Higher Commodity Prices Signal Global Growth Recovery

Rising demand for commodities worldwide has induced higher prices for crude oil, natural gas, gasoline and copper. Essential commodities for food products including wheat, corn, and soybeans have risen sharply in price, translating to higher consumer food costs.

Key commodity prices have risen steadily over the past few months, considered by economists as inflationary and possibly as a sign of an economic recovery. Commodities such as crude oil, gold, corn, and wheat have risen globally, as transportation and production bottlenecks have hindered supplies. The global pandemic is thought to be the primary culprit for constraints leading to higher prices.

Even though global economic expansion has slowed since the onset of the pandemic, the Worldbank estimates that vaccinations worldwide will help revive and stimulate expansion, primarily in the emerging economies. The Worldbank expects the global economy to expand by 4% in 2021, assuming that initial COVID-19 vaccinations reach hundreds of millions worldwide.  In addition to widespread vaccinations, investment-enhancing reforms are essential to help expand the global economy. Excluding China, emerging market and developing economies are forecast to expand 3.4% in 2021 after a contraction of 5% in 2020. Among low-income economies, activity is projected to increase 3.3% in 2021, following a contraction of 0.9% in 2020.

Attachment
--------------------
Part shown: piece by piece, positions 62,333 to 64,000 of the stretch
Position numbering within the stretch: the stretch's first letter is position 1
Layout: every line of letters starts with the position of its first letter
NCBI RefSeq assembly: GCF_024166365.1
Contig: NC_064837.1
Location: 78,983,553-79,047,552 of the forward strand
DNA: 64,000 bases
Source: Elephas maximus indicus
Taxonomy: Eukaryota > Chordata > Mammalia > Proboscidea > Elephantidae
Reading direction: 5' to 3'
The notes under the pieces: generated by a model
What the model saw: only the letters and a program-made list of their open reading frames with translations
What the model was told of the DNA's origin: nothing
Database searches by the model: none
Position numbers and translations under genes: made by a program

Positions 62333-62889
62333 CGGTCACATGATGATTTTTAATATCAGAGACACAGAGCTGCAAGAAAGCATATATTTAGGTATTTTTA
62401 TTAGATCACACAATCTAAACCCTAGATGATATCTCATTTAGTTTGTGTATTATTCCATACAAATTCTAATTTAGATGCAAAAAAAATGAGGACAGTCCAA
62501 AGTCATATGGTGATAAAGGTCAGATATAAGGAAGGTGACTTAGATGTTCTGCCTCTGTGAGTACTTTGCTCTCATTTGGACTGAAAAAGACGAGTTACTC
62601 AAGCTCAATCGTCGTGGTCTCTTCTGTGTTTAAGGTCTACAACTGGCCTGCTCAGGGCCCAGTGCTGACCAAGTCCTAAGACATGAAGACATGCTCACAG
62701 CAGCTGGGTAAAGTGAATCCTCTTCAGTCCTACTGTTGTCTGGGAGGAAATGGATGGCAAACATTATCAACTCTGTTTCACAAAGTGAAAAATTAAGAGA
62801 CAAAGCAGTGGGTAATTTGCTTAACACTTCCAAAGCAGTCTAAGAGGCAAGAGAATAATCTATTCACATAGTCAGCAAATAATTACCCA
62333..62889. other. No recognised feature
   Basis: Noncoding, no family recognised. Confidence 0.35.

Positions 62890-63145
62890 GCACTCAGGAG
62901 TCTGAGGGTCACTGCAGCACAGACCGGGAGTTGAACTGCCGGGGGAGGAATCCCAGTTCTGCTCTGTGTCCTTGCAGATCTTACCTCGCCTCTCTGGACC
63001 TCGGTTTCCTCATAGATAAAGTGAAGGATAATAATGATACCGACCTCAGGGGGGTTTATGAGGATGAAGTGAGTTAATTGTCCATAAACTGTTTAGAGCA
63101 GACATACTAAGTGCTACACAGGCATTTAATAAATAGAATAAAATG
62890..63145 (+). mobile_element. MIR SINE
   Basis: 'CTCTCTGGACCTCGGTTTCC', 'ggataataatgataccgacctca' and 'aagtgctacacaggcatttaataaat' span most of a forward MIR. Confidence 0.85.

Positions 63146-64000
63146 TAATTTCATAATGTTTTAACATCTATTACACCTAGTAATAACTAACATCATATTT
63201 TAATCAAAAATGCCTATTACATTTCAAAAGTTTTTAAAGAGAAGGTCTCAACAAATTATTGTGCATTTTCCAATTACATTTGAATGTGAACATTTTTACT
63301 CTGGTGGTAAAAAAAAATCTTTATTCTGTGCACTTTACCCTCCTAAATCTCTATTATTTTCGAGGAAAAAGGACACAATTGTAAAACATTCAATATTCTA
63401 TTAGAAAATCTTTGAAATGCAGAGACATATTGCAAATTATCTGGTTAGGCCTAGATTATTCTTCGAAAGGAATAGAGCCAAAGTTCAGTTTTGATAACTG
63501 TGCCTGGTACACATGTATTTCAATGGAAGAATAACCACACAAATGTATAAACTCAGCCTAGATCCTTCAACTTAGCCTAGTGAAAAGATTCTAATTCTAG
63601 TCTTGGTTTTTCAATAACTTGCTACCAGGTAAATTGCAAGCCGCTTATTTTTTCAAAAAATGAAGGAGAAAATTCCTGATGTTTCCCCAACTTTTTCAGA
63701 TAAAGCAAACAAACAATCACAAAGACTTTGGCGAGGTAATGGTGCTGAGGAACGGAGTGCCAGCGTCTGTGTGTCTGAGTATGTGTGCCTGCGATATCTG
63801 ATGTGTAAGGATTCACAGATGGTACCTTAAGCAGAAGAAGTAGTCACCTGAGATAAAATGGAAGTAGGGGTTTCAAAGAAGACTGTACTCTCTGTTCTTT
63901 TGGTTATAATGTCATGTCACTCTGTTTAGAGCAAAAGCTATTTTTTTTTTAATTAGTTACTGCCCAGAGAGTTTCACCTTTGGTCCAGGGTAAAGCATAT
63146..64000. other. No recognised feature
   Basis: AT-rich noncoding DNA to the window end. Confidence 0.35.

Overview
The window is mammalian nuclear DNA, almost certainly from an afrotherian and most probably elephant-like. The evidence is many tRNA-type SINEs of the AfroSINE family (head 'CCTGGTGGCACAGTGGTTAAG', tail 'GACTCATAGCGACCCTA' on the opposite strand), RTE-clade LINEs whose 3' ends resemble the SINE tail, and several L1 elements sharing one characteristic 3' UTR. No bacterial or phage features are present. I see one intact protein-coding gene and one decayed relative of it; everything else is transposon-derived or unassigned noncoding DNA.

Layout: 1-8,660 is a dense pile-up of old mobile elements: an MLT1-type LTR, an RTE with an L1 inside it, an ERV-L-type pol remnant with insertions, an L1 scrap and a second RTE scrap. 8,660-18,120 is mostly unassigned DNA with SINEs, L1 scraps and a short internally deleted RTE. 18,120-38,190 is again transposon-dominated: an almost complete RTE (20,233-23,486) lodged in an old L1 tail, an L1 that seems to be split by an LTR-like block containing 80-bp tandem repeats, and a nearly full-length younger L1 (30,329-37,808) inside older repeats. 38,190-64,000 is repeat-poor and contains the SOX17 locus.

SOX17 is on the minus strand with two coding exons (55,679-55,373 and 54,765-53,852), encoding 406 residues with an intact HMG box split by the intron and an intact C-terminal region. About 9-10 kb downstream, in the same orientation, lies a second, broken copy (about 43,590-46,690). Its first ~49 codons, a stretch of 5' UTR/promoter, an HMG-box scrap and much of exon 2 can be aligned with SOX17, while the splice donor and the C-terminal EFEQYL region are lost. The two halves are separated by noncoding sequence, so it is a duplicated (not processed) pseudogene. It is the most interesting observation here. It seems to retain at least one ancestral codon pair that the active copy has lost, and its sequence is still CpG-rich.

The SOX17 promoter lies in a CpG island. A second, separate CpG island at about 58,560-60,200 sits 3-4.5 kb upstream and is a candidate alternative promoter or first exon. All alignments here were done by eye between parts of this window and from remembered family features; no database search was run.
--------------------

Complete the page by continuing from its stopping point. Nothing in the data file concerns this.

Sources: worldbank.org, Federal Reserve

Print Version: Commodity Price Increase June 2021

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